Current Office Hours
On sabbatical autumn 2013
I'm an anthropological archaeologist whose interests are global. Much of my research has focused on the prehistory of the Northwest Mexico and U.S. Southwest (the "NWSW" to those who work on both sides of the border). I have growing experience/interest in Mayan archaeology in Belize, and I maintain research interests in the peopling of the Americas and the Amazon Basin of Brazil. Topical interests include regional systems and exchange, method and theory, quantitative and computer methods, settlement systems, ceramic analysis, and lithic technology.
University of Arizona, Tucson 1990 Ph.D. in Anthropology
Dissertation: “Regional Interaction in the Northern Sierra: An Analysis Based on the Late Prehistoric Occupation of the San Bernardino Valley, Southeastern Arizona” Major and minor fields: archaeology and cultural anthropology.
University of Arizona, Tucson 1982 M.A. in Anthropology
California State University, Fullerton 1978 B.A. in Anthropology, with Honors
ANTY 101 Anthropology and the Human Experience (summers only)
ANTY 250 Introduction to Archaeology
ANTY 351 Archaeology of North America
ANTY 354 Mesoamerican Prehistory
ANTY 357 Archaeology of the Southwestern United States
ANTY 455 Artifact Analysis
ANTY 467 ANTY 467 Archaeology Field School (Belize winter session)
ANTY 550 Seminar in Archaeology
2012 (A.C. Roosevelt, J. Douglas, and others) “Mounds and Monumental Art in Ancient Amazonia: History, Scale, Function, and Social Ecology.” In Early New World Monumentality, Edited by R.L. Burger and R.M. Rosenswig, p. 255-288, University of Florida Press, Gainesville.
2010 “Autonomy and Regional Systems in the Late Prehistoric Southern Southwest.” Reprinted in Tribal Social Formations: Selections from AQ and LQ, edited by Michelle Hegmon. SAA Press: Washington, D.C.
2009 (A.C. Roosevelt, J. Douglas, and others) “Early Hunter-Gatherers in the Terra Firme Rainforests: Stemmed Projectile Points from the Curuá Goldmines.” Amazônica 1(2):442-483.
2007 “Making and Breaking Boundaries in the Hinterlands: The Social and Settlement Dynamics of Far Southeastern Arizona and Southwestern New Mexico.” In Hinterlands and Regional Dynamics in the Ancient Southwest, edited by Alan P. Sullivan III and James M. Bayman, pp. 97-108. University of Arizona Press, Tucson.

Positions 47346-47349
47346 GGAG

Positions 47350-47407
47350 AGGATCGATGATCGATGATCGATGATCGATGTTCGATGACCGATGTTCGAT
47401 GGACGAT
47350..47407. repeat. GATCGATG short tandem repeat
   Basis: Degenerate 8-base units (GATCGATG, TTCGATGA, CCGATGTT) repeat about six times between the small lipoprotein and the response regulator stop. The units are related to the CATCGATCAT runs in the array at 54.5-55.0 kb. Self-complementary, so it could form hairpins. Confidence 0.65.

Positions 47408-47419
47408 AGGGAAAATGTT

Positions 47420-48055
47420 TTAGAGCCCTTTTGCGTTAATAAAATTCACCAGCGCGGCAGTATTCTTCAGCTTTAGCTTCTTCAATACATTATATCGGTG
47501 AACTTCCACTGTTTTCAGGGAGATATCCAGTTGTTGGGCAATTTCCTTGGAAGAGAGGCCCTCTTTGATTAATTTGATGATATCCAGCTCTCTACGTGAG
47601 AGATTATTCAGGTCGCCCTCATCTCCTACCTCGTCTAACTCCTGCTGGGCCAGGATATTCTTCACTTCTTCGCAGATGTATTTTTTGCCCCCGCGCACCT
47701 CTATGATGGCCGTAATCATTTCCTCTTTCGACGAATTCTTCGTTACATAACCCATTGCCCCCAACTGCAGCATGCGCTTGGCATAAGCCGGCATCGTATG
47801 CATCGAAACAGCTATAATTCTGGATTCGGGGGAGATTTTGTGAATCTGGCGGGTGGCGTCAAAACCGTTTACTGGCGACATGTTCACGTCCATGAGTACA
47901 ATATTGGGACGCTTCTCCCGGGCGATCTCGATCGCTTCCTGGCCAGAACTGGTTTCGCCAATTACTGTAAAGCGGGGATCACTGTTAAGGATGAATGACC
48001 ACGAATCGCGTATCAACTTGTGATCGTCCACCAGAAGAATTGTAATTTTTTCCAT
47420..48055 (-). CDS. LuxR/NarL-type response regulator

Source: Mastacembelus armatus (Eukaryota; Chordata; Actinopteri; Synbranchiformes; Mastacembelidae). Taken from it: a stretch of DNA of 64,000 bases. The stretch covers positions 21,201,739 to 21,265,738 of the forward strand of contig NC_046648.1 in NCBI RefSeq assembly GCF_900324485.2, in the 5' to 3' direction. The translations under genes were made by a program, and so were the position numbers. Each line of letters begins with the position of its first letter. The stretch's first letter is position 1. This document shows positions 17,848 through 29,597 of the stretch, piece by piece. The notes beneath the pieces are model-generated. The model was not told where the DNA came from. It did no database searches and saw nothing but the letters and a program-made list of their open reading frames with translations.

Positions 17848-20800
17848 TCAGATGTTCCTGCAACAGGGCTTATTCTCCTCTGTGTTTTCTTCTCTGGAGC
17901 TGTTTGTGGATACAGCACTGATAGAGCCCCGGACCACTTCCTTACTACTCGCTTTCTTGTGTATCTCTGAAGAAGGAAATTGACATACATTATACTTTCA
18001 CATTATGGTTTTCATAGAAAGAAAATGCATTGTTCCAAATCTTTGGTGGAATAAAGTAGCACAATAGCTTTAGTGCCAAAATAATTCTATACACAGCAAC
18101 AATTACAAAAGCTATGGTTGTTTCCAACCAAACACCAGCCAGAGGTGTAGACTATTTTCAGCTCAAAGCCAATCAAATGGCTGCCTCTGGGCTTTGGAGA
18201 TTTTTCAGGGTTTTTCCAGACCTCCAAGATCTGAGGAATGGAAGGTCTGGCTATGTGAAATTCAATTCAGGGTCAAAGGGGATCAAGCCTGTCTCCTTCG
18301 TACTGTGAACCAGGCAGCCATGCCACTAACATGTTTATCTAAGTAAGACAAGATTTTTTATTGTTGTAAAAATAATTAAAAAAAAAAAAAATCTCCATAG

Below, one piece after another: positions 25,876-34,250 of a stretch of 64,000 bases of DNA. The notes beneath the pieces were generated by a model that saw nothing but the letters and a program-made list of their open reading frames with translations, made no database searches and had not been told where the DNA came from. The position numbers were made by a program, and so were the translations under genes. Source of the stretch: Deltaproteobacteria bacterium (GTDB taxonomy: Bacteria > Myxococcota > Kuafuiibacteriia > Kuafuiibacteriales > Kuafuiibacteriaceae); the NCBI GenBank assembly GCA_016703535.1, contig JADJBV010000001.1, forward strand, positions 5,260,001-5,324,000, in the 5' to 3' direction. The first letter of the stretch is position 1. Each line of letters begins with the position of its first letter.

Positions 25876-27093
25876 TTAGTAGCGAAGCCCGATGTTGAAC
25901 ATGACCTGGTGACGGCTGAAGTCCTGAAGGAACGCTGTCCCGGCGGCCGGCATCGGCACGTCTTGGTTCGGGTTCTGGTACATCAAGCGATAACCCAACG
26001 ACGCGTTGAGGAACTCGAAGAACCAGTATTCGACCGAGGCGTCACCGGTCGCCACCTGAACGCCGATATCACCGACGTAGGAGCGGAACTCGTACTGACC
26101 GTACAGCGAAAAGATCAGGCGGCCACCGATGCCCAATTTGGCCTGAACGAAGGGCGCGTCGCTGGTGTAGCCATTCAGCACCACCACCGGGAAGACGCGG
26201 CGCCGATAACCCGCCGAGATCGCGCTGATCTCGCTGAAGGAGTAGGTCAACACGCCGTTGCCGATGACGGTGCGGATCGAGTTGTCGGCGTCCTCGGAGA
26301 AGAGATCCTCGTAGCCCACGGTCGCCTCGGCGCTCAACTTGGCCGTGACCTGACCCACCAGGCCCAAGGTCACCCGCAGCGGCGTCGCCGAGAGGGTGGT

2005 (J. Douglas and C. Quijada) “Di Peso’s Concept of the Northern Sierra: Evidence from the Upper Bavispe Valley, Sonora, Mexico.” Latin American Antiquity 16(3) 275-291.
2004 “A Reinterpretation of the Occupational History of the Pendleton Ruin, New Mexico.” Journal of Field Archaeology 29 (3-4):425-436.
2003 (C. Quijada and J. Douglas) “El Valle Bavíspe, entre las culturas del Río Sonora y Casas Grandes.” Noroeste de México 14:17-26.
2002 (A. Roosevelt, J. Douglas, and L. Brown) “The Migrations and Adaptations of the First Americans: Clovis and Pre-Clovis Views from South America.” In The First Americans: The Pleistocene Colonization of the New World, edited by N. G. Jablonski, pp. 159-223. Wattis Symposium Volume 4, Memoirs of the California of Sciences, No. 27. Academy
Archaeology; Northern Mexico and U.S. Southwest prehistory; Trade and Exchange
· Belize (University of Belize, Belize City), as exchange professor and supervising archaeological excavation/field school in San Igancio, Cayo District
· Mexico (Sonora), as co-Principle Investigator archaeological survey and excavation
· Brazil (Pará), as Fulbright supported archaeology instructor and specialist/consultant
· France (Charente) as Excavation Director / Computer Mapping Specialist
· Central African Republic (Sangha) archaeology specialist/consultant